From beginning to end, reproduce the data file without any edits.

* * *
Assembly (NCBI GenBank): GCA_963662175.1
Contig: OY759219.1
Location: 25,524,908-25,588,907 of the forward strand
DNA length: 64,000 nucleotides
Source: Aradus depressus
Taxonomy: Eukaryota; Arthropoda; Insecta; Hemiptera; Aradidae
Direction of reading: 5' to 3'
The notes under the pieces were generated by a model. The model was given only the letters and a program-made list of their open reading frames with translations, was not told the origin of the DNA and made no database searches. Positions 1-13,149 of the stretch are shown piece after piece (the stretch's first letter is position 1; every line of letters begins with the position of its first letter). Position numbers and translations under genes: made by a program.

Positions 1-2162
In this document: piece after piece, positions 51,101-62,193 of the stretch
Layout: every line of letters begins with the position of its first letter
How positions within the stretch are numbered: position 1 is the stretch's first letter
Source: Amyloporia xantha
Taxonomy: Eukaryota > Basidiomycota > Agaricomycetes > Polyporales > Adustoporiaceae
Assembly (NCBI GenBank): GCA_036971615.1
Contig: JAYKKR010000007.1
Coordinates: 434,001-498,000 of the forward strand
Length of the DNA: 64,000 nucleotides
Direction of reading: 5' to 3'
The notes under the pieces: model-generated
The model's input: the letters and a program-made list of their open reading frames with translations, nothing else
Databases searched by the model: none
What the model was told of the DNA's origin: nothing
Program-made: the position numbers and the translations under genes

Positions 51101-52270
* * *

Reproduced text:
Assembly (NCBI GenBank): GCA_963662175.1
Contig: OY759219.1
Location: 25,524,908-25,588,907 of the forward strand
DNA length: 64,000 nucleotides
Source: Aradus depressus
Taxonomy: Eukaryota; Arthropoda; Insecta; Hemiptera; Aradidae
Direction of reading: 5' to 3'
The notes under the pieces were generated by a model. The model was given only the letters and a program-made list of their open reading frames with translations, was not told the origin of the DNA and made no database searches. Positions 1-13,149 of the stretch are shown piece after piece (the stretch's first letter is position 1; every line of letters begins with the position of its first letter). Position numbers and translations under genes: made by a program.

Positions 1-2162
In this document: piece after piece, positions 51,101-62,193 of the stretch
Layout: every line of letters begins with the position of its first letter
How positions within the stretch are numbered: position 1 is the stretch's first letter
Source: Amyloporia xantha
Taxonomy: Eukaryota > Basidiomycota > Agaricomycetes > Polyporales > Adustoporiaceae
Assembly (NCBI GenBank): GCA_036971615.1
Contig: JAYKKR010000007.1
Coordinates: 434,001-498,000 of the forward strand
Length of the DNA: 64,000 nucleotides
Direction of reading: 5' to 3'
The notes under the pieces: model-generated
The model's input: the letters and a program-made list of their open reading frames with translations, nothing else
Databases searched by the model: none
What the model was told of the DNA's origin: nothing
Program-made: the position numbers and the translations under genes

Positions 51101-52270